1. Privacy aware – Use, update, and care about your privacy settings. They are there to allow you to make the choice of what you want to share and with whom. Configure your privacy settings; they are there to tell the hosting organization, e.g. Facebook, what to share and with whom. Putting a privacy disclaimer notice on your wall, or in an email, spoof or not, will not have any effect on what the hosting platform shares.
  2. Spam aware – Fact check before spreading the good word. If it is on the Internet, even from a reputable source, it may not be true. Remember those ‘Nigerian Prince’ spoof emails? Of course he was neither a Nigerian nor a prince, but rather a popular email scam.  Or remember that email from your mom telling you she is stuck in on some island without her passport and she needs $10,000 dollars?  A quick check on snopes.com usually will tell you if it is true or not.
  3. Spoof aware – Don’t share links or “like” things on Facebook to win prizes. Most of the time when you see Disney saying they are giving away free cruises, or Target has a $500 gift card for you, or Bill Gates is going to send you $10 for every share that post gets – put on your logical cap;  most likely, these offers are too good to be true.  Offers like these are typically after personal information, or to get access to your social profile, or even share dangerous links with friends for a social engineering attack.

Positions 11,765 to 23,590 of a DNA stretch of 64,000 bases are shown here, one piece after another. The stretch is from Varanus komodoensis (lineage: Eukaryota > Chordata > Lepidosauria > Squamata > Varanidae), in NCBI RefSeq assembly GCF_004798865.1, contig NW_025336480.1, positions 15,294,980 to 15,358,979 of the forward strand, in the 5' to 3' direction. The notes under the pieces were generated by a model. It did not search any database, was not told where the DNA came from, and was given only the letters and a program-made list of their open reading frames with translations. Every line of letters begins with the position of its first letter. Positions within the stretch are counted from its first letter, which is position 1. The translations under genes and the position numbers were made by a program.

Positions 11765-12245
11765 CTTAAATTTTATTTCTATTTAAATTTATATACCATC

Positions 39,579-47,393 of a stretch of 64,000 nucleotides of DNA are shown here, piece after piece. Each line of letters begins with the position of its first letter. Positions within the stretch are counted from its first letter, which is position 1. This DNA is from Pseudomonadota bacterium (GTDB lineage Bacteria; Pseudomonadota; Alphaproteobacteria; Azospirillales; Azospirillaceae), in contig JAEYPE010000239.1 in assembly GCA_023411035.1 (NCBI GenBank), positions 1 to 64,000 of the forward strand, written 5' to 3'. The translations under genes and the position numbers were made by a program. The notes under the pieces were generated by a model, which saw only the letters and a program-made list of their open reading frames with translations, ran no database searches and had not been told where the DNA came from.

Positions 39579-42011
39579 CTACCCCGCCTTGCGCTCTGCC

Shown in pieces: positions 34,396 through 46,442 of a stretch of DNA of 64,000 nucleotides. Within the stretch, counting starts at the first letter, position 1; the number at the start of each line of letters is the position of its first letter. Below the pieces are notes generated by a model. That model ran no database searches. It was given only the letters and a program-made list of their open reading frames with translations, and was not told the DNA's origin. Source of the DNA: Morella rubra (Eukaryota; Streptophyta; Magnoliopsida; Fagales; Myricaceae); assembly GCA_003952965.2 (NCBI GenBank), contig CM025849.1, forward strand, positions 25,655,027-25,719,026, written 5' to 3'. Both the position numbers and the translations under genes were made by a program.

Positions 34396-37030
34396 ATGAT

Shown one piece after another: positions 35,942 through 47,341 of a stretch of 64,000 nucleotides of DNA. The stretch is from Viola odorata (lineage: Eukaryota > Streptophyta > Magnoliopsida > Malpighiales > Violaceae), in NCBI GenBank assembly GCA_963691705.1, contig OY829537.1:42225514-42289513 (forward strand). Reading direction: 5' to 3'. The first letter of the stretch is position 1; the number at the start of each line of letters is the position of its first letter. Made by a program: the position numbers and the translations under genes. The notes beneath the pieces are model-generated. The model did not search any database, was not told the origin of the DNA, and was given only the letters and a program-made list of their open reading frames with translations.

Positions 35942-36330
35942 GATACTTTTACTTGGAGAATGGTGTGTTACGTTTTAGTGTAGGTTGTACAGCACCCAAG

At the end of the day, the Facebook privacy disclaimer hoax is a lesson for all of us on personal privacy.  Social media is like a wildfire for spreading information and the more we rely on digital venues to get our news, share updates with our family, share pictures, and for professional use, the more diligent we have to be in our understanding of what privacy is and the impact it can have.  In the meantime, please, please, please go delete that paragraph long status off your wall and instead post a picture of your cute kids!

Share this content on your favorite social network today!

Comments:

Be the first to comment on this post!

Leave a Comment